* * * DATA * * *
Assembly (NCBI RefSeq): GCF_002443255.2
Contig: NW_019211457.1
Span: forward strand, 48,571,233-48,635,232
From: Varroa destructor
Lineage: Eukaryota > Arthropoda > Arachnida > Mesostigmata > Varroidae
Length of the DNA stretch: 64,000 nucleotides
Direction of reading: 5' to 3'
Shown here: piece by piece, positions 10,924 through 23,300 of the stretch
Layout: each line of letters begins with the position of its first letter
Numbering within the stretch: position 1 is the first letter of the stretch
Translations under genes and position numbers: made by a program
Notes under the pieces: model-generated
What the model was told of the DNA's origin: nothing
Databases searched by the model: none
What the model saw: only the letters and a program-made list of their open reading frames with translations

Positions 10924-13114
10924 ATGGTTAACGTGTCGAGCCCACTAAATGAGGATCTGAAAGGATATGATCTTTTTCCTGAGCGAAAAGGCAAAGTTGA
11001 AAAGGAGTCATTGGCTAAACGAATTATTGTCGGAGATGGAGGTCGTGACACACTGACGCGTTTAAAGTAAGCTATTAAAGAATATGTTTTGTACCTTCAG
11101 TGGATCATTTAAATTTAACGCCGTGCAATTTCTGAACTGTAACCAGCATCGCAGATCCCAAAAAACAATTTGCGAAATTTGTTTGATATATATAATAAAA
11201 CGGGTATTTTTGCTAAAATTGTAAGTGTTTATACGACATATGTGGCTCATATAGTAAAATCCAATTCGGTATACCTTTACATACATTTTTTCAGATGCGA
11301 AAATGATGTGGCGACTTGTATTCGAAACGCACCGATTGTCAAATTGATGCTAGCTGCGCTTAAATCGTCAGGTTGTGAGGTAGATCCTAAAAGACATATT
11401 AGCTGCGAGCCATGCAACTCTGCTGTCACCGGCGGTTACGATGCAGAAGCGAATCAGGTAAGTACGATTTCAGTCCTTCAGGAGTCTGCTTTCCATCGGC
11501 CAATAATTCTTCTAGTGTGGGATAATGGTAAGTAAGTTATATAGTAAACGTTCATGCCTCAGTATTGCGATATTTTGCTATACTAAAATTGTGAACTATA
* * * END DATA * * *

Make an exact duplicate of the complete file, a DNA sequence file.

Assembly (NCBI RefSeq): GCF_002443255.2
Contig: NW_019211457.1
Span: forward strand, 48,571,233-48,635,232
From: Varroa destructor
Lineage: Eukaryota > Arthropoda > Arachnida > Mesostigmata > Varroidae
Length of the DNA stretch: 64,000 nucleotides
Direction of reading: 5' to 3'
Shown here: piece by piece, positions 10,924 through 23,300 of the stretch
Layout: each line of letters begins with the position of its first letter
Numbering within the stretch: position 1 is the first letter of the stretch
Translations under genes and position numbers: made by a program
Notes under the pieces: model-generated
What the model was told of the DNA's origin: nothing
Databases searched by the model: none
What the model saw: only the letters and a program-made list of their open reading frames with translations

Positions 10924-13114
10924 ATGGTTAACGTGTCGAGCCCACTAAATGAGGATCTGAAAGGATATGATCTTTTTCCTGAGCGAAAAGGCAAAGTTGA
11001 AAAGGAGTCATTGGCTAAACGAATTATTGTCGGAGATGGAGGTCGTGACACACTGACGCGTTTAAAGTAAGCTATTAAAGAATATGTTTTGTACCTTCAG
11101 TGGATCATTTAAATTTAACGCCGTGCAATTTCTGAACTGTAACCAGCATCGCAGATCCCAAAAAACAATTTGCGAAATTTGTTTGATATATATAATAAAA
11201 CGGGTATTTTTGCTAAAATTGTAAGTGTTTATACGACATATGTGGCTCATATAGTAAAATCCAATTCGGTATACCTTTACATACATTTTTTCAGATGCGA
11301 AAATGATGTGGCGACTTGTATTCGAAACGCACCGATTGTCAAATTGATGCTAGCTGCGCTTAAATCGTCAGGTTGTGAGGTAGATCCTAAAAGACATATT
11401 AGCTGCGAGCCATGCAACTCTGCTGTCACCGGCGGTTACGATGCAGAAGCGAATCAGGTAAGTACGATTTCAGTCCTTCAGGAGTCTGCTTTCCATCGGC
11501 CAATAATTCTTCTAGTGTGGGATAATGGTAAGTAAGTTATATAGTAAACGTTCATGCCTCAGTATTGCGATATTTTGCTATACTAAAATTGTGAACTATA